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Progesterone (P4) has been reported to inhibit oxytocin (OT) binding to its receptor in isolated murine endometrial membranes. The purpose of the present research was to 1). examine the in vivo and in vitro effect of P4 on the binding of OT to its receptor in the ovine endometrium and 2). determine whether the endometrial plasma membranes have high-affinity(More)
Endogenous retroviruses (ERVs) account for a substantial portion of the genetic pool of every animal species (e.g. approximately 8% of the human genome). Despite their overwhelming abundance in nature, many questions on the basic biology of ERVs are unanswered. The most important question derives from the observations in many animal species, including(More)
Intrauterine growth restriction is a significant problem worldwide, resulting in increased rates of neonatal morbidity and mortality, as well as increased risks for metabolic and cardiovascular disease. The present study investigated the role of maternal undernutrition and l-arginine administration on fetal growth and development. Embryo transfer was(More)
The global incidence of human obesity has more than doubled over the past three decades. An ovine model of obesity was developed to determine effects of maternal obesity and arginine supplementation on maternal, placental, and fetal parameters of growth, health, and well being. One-hundred-twenty days prior to embryo transfer, ewes were fed either ad(More)
In species with noninvasive implantation by conceptus trophectoderm, fetal/maternal communications occur across the endometrial epithelia. The present studies identified changes in junctional complexes in the ovine endometrium that regulate paracellular trafficking of water, ions, and other molecules, and the secretory capacity of the uterine epithelia.(More)
Endogenous retroviruses (ERVs) are fixed and abundant in the genomes of vertebrates. Circumstantial evidence suggests that ERVs play a role in mammalian reproduction, particularly placental morphogenesis, because intact ERV envelope genes were found to be expressed in the syncytiotrophoblasts of human and mouse placenta and to elicit fusion of cells in(More)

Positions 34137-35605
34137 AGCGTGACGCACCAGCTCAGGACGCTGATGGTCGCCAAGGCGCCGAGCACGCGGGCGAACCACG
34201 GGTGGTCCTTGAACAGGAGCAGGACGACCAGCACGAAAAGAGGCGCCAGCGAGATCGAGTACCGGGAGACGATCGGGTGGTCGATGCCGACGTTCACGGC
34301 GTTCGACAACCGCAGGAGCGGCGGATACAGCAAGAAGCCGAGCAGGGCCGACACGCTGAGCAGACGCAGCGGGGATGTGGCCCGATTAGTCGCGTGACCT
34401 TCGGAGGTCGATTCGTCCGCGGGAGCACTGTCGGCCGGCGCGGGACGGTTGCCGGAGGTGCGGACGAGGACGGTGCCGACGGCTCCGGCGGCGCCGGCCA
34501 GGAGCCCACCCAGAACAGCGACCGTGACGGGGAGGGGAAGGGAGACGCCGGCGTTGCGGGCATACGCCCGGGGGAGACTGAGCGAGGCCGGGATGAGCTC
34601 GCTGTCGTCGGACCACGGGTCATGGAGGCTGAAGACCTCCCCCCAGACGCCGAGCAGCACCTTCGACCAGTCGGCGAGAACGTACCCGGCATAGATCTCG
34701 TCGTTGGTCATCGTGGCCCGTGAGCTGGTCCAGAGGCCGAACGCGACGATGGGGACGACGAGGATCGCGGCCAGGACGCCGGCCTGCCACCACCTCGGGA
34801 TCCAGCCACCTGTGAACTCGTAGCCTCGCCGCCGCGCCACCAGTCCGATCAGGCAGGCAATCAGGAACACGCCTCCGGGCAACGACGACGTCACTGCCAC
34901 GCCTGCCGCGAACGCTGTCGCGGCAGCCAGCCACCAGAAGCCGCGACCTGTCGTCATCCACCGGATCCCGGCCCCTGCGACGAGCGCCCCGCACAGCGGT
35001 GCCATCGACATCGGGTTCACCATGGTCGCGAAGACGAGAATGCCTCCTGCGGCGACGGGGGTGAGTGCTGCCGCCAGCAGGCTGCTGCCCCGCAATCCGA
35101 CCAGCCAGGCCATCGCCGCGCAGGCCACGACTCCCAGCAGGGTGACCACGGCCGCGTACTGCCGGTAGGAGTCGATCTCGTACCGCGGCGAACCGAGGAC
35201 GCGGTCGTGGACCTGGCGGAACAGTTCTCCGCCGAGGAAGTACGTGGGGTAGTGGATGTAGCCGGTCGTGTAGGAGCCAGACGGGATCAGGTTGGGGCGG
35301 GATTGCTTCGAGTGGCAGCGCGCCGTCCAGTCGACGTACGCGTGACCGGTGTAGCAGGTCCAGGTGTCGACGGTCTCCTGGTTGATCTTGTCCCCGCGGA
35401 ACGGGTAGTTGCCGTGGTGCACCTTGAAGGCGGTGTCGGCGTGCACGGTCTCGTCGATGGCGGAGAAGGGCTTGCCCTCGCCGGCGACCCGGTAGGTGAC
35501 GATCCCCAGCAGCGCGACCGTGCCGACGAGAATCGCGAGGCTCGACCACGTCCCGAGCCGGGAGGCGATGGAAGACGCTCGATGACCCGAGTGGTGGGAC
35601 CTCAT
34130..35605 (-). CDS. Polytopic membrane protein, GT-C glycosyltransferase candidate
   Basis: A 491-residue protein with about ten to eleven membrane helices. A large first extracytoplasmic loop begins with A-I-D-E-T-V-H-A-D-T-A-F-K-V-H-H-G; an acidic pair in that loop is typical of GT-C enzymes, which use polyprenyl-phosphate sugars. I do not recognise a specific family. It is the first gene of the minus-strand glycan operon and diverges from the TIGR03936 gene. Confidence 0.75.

Ornithine decarboxylase (ODC1) is considered the rate-controlling enzyme for the classical de novo biosynthesis of polyamines (putrescine, spermidine, and spermine) in mammals. However, metabolism of arginine to agmatine via arginine decarboxylase (ADC) and conversion of agmatine to polyamines via agmatinase (AGMAT) is an alternative pathway long recognized(More)
In pigs, endometrial functions are regulated primarily by progesterone and placental factors including estrogen. Progesterone levels are high throughout pregnancy to stimulate and maintain secretion of histotroph from uterine epithelia necessary for growth, implantation, placentation, and development of the conceptus (embryo and its extra-embryonic(More)
Stanniocalcin 1 (STC1) is a glycoprotein that decreases calcium and increases phosphate in cells/tissues. This investigation examined endocrine regulation of STC1 in endometria of pigs during the estrous cycle and pregnancy. STC1 mRNA was present exclusively in luminal epithelium (LE) between d 12 and 15 of the estrous cycle, increased between d 12 and d(More)
Arginine, the common substrate for production of nitric oxide (NO) and polyamines in mammals, increases in the uterine lumen during the peri-implantation period of pregnancy. However, functional roles of arginine within the uterine lumen for conceptus (embryo and extraembryonic membranes) development have not been elucidated in vivo. To assess roles of(More)